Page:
Day trading is a zero-sum endeavor; it has exactly as many winners as losers. And options and futures markets, which are popular with day traders, are zero-sum markets. If the person who holds an option makes a profit, then the person who wrote (which is option-speak for sold) that option loses the same amount. There’s no net gain or net loss in the market as a whole.

Now some of those buying and selling in zero-sum markets are hedgers who are content to take small losses in order to prevent big ones. Speculators may have the profit advantage in certain market conditions, but they can’t count on having that advantage all the time.

So who wins and who loses in a zero-sum market? Some days, whether you win or lose all depends on luck, but over the long run, the winners are the people who are the most disciplined: They have a trading plan, set limits and stick to them, and can trade based on the data on the screen rather than on emotions like hope, fear, and greed.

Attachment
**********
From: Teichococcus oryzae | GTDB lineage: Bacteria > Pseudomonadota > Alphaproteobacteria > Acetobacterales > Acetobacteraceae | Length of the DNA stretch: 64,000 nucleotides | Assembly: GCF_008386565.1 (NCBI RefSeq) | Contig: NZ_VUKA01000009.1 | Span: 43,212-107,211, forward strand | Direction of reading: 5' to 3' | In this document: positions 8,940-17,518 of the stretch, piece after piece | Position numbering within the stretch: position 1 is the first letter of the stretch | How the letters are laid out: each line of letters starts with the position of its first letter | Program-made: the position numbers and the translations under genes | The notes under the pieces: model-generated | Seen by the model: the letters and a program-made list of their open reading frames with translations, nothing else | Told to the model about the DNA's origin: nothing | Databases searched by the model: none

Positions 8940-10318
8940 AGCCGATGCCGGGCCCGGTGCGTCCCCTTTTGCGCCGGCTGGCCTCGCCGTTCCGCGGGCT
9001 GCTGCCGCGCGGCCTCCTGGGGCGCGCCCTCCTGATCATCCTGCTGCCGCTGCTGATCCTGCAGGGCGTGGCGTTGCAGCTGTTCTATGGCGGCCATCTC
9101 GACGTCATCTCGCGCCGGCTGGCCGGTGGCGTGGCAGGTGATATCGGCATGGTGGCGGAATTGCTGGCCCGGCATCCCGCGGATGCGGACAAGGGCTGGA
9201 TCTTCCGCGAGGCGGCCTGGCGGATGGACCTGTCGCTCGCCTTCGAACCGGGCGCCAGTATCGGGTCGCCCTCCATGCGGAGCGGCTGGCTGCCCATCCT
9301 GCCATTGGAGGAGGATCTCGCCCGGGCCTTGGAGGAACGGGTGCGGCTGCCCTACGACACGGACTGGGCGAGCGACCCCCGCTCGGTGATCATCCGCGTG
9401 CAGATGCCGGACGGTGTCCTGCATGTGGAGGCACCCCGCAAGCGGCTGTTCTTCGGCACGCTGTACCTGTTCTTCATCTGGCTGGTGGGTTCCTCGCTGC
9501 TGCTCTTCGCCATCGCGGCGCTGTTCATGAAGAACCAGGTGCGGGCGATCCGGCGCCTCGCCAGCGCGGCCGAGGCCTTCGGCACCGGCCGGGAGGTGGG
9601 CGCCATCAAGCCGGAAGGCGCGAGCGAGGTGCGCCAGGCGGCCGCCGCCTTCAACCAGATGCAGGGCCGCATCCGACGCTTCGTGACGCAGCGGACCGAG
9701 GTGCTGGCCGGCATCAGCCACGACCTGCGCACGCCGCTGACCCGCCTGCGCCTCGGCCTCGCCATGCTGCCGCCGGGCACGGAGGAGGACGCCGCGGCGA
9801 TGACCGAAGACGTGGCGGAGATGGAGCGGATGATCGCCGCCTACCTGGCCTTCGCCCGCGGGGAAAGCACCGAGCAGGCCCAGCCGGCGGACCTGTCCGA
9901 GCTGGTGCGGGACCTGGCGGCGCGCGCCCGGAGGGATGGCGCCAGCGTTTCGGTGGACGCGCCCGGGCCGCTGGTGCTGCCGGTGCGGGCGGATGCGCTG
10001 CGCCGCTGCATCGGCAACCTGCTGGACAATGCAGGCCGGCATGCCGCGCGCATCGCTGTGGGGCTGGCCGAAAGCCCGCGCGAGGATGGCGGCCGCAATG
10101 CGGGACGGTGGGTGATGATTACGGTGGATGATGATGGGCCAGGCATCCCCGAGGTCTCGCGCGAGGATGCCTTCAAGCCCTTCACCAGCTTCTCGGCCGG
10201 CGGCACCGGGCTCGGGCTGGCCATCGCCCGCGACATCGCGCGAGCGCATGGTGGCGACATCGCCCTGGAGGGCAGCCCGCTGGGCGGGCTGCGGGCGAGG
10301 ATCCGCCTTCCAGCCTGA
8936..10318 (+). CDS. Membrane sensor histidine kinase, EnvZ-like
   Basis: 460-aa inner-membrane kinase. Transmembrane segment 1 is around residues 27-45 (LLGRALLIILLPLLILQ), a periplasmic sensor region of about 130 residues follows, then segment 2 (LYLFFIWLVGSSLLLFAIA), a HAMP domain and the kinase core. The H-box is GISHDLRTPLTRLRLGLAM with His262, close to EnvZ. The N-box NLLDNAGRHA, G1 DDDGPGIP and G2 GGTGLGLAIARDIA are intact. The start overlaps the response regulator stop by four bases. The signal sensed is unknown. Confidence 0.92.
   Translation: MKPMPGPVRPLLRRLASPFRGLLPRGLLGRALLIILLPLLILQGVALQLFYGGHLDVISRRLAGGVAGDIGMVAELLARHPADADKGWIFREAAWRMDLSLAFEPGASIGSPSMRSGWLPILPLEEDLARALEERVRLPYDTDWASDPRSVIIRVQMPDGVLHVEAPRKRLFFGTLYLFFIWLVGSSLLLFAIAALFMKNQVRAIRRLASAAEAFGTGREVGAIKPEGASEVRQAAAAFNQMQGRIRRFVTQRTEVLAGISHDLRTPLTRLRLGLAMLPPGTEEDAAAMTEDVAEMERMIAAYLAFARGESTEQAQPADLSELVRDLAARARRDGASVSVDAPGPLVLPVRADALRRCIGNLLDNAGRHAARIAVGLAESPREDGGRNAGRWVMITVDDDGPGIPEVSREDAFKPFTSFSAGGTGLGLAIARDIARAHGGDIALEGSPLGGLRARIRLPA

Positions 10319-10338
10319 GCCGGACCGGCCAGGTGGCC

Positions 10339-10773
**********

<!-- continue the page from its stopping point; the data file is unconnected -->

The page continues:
Unlike the options and futures markets, the stock market is not a zero-sum game. As long as the economy grows, company profits grow, which in turn lead to growing stock prices. The stock market really has more winners than losers over the long run.

That doesn’t mean there will be more winners than losers on any particular day, however. In the short run, the stock market should be treated like a zero-sum market.

If you understand how profits are divided in the markets that you choose to trade, you have a better awareness of the risks that you face, as well as the risks that the other participants are taking. People do make money in zero-sum markets, but you don’t want those winners to be making a profit off of you.

Some traders make money — lots of money — doing what they like. Trading is all about risk and reward. Those traders who are rewarded risked the 80 percent washout rate. Knowing that, do you want to take the plunge? If so, read on. And if not, read on anyway, because you may get some ideas that can help you manage your other investments.